For three decades my friend was a successful salesperson. He was gregarious, charismatic, and charming. His method was to develop a personal relationship with his clients that was very much a friendship. He would invest his time and his money in that friendship. If his clients wanted tickets to the game, he’d buy them tickets. If his clients needed some present for their children, he’d acquire it for them. He spent money on lunches, dinners, golf outings, and other things that deepened his friendship.
When we had lunch, he said to me, “My sales are terrible. I don’t understand. I am doing what I have always done, but it isn’t working.”
The reason that my friend’s approach quit working is because he did nothing to create economic value. His friendship and his willingness to spend money buying things to please his clients is no longer enough to win their business or their loyalty. The world changed, but my friend did not recognize those changes and, worse still, he did not change with it. He did not shift his focus to the areas where he can create value for his clients.
Your client relationships are still built on your being known, liked, and trusted. But the fundamental questions have changed.
- Known: It isn’t enough to be known. It’s what you are known for. What are you known for? Are you known for your ability to deliver some result? Are you known for solving some problem? Are you known for your business acumen and your situational knowledge? Are you known for creating value?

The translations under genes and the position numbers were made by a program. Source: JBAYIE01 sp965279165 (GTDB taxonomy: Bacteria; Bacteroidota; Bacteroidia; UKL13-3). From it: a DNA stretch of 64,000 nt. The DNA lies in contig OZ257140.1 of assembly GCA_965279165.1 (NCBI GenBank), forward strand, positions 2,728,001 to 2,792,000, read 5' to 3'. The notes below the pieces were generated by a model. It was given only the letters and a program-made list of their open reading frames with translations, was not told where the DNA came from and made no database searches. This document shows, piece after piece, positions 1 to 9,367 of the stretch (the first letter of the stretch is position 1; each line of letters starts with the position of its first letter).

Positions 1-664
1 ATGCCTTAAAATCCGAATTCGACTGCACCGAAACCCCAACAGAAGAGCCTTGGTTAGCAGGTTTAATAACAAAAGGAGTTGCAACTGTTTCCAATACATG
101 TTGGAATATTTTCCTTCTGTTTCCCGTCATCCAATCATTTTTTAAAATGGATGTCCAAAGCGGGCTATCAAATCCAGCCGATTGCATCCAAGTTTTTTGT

- Liked: It isn’t easy to buy your client’s business anymore. You still need to be liked. But being liked means something different. It doesn’t hurt to be gregarious, charismatic, and charming. But your client is trying to make a decision as to what it’s going to be like to work with you long-term. The decision they are making is what it’s going to be like to have you on their team. Are you like having a great new team member? Are you going to be easy to work with? Is the rest of their team going to want to work with you?
- Trusted: Great relationships, business or personal, are built on the foundation of trust. My friend’s willingness to spend money now subtracts from trust. It looks and feels unethical. It isn’t unethical for my friend to spend his own money, but it often can be for the person who accepts his gifts. The trust that you need is built on your ability to keep your word and your ability to delivering the outcome your client needs. How do you enable your clients to trust you? What do they need to trust you to do?
It is still known, liked, and trusted. But what these words mean has changed. You have to change, too.